The only new feature in this world war is the concept of Disseminated Leadership. There is no emperor, no fuhrer, no supreme soviet. There are only those who read the book. And the book is an “end times prophecy”, something that should be familiar to US Christians.

The muslim is commanded to fight against the infidel, the kufir, and the apostate in order to bring about the end times. Christians wait for the end times and then rise up while Muslims rise up in order to make the end times happen.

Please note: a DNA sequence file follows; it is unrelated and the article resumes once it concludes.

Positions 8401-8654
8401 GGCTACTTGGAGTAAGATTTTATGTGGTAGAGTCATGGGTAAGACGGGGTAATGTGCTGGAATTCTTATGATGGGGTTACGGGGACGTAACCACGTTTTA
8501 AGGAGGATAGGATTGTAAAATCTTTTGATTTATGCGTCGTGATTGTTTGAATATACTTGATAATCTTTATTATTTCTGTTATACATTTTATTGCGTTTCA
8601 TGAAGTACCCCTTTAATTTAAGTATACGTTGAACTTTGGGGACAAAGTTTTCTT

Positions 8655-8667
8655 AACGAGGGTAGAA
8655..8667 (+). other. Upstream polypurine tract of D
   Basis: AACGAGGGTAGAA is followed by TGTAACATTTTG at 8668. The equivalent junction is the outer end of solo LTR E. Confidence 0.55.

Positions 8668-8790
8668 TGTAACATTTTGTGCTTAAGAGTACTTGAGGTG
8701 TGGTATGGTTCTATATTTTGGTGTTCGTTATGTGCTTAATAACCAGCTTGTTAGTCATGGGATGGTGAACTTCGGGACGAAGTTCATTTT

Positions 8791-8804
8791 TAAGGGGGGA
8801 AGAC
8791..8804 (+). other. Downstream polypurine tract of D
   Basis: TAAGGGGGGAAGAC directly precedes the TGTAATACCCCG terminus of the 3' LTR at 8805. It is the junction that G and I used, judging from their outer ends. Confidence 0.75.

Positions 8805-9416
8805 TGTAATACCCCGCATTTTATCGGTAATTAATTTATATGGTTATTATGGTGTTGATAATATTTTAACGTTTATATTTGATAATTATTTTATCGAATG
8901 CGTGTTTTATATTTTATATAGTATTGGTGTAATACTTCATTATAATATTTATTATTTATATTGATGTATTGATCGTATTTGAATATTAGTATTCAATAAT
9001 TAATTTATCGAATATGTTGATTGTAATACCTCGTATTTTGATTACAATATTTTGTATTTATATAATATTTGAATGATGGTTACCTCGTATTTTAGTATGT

We are at war. We did not declare this war. It was declared 1400 years ago and has been waged with enthusiasm ever since.

Is there a way to fight a religion? The answer will determine whether we end this century more advanced, more technological, and more enlightened …

… or we finish this century in the 7th century bowing to Mecca five times a day.

Posted in politics | Leave a comment


Stand for the right. Stand for the right with determination. Stand for the right with violence when necessary.
— Stan Helton

“One day we shall die. But all the other days we shall be alive.”
― Per Olov Enquist

Posted in politics | Leave a comment